What are the benefits of family visitation for crossover youth?
An effective model of practice for crossover youth — youth who sit at the intersection of the child welfare and juvenile justice systems — has at its core increased family engagement and family voice in decision-making.1 One way to strengthen family engagement involves frequent, consistent, and meaningful visits with family. This resource list provides the highlights from recent research articles and reports relevant to increasing family engagement through visitation, as well as jurisdictional examples of guidance and other materials intended to encourage effective family visitation for crossover youth. This information was originally requested as a resource for judicial partners who were considering restricting or suspending family visits as a method of punishment for youthful offenses or as a consequence to acting out behaviors while in detention.
The evidence base
Families and supportive adults play an important role in young people’s lives. Strategies aimed at strengthening family engagement can help crossover youth throughout all stages of their involvement in the juvenile justice and child welfare systems. Research and best practice guidance highlight a number of benefits of child-family visitation during treatment or detention,2 including improved mental health functioning, better educational performance, stronger motivation for change, increased likelihood of reunification, and decreased re-entry or recidivism. More specifically, research emphasized that:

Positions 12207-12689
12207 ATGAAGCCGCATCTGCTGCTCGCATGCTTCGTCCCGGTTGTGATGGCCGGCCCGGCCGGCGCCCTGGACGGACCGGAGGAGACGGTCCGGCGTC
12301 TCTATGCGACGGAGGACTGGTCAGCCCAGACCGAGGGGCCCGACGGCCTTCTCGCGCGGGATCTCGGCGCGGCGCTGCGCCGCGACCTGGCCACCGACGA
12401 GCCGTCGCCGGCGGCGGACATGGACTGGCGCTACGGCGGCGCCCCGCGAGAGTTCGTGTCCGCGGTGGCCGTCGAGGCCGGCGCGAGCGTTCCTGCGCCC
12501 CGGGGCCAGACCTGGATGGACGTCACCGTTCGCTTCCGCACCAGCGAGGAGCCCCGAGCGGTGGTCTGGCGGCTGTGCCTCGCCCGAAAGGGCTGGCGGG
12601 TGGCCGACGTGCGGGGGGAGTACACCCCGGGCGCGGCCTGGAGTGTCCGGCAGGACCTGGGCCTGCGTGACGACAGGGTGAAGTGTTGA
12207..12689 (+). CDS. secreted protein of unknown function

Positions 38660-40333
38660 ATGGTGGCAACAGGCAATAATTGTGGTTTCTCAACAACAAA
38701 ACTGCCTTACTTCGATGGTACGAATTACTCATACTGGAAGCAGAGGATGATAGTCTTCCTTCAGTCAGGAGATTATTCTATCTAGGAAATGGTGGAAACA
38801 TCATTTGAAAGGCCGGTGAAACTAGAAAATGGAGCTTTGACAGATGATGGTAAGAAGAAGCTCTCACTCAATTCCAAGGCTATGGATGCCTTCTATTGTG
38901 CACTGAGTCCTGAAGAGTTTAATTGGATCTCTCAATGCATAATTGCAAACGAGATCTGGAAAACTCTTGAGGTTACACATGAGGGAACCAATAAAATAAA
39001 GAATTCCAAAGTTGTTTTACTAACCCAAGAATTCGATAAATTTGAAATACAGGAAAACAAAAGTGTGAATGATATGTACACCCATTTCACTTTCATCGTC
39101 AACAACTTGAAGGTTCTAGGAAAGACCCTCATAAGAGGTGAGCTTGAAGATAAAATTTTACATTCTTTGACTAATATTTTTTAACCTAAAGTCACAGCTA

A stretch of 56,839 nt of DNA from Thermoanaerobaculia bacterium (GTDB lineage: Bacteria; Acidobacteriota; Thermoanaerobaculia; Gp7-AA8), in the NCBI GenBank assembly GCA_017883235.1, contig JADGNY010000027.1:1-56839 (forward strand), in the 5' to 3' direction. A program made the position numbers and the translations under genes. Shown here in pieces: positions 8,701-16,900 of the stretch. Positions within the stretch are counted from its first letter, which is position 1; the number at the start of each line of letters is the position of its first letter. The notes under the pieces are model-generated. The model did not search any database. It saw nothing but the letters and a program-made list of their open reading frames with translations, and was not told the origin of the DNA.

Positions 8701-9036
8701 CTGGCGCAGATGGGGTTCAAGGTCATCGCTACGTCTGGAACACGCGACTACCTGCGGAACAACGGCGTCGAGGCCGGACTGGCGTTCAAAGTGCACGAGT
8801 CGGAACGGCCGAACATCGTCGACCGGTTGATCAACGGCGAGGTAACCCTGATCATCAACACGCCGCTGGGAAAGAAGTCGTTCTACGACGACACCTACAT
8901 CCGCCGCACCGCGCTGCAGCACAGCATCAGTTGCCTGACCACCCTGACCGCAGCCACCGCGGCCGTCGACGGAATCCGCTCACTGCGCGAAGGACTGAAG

- Youth who have frequent visits from their parents during detention show a more rapid decline in depressive symptoms than their peers who receive fewer visits3
- Incarcerated youth who receive frequent visits from their families often get better grades and have fewer violent incidents while in placement4
- Visits with family can help decrease recidivism for youth involved in the juvenile justice and child welfare systems5
- Parental visits during detention have positive protective effects regardless of the quality of the parent-youth relationship6
The resources below provides a range of guidance, tools, and other materials from jurisdictions that reflect the critical element of family visitation for crossover youth in out-of-home treatment or detention.
Honorable Jolene Grubb Kopriva, Report to the Pennsylvania State Roundtable: “Visitation is a right, not a privilege” (2013)
Key Themes: Visitation highly correlates to reunification and is a right, not a privilege, for children and youth in foster care.
Juvenile Justice Information Exchange, Juvenile Facilities Strive to Foster ‘Family Engagement’ (2014)
Key Themes: Fostering family engagement improves incarcerated youths’ behavior, helps families feel more connected, reduces disciplinary incidents, and boosts the staff morale. Strengthening these connections better prepares youth for a return to the community upon release and reduces repeat offenses.
Massachusetts Juvenile Detention Alternatives Initiative, Family Engagement in Juvenile Justice (2014)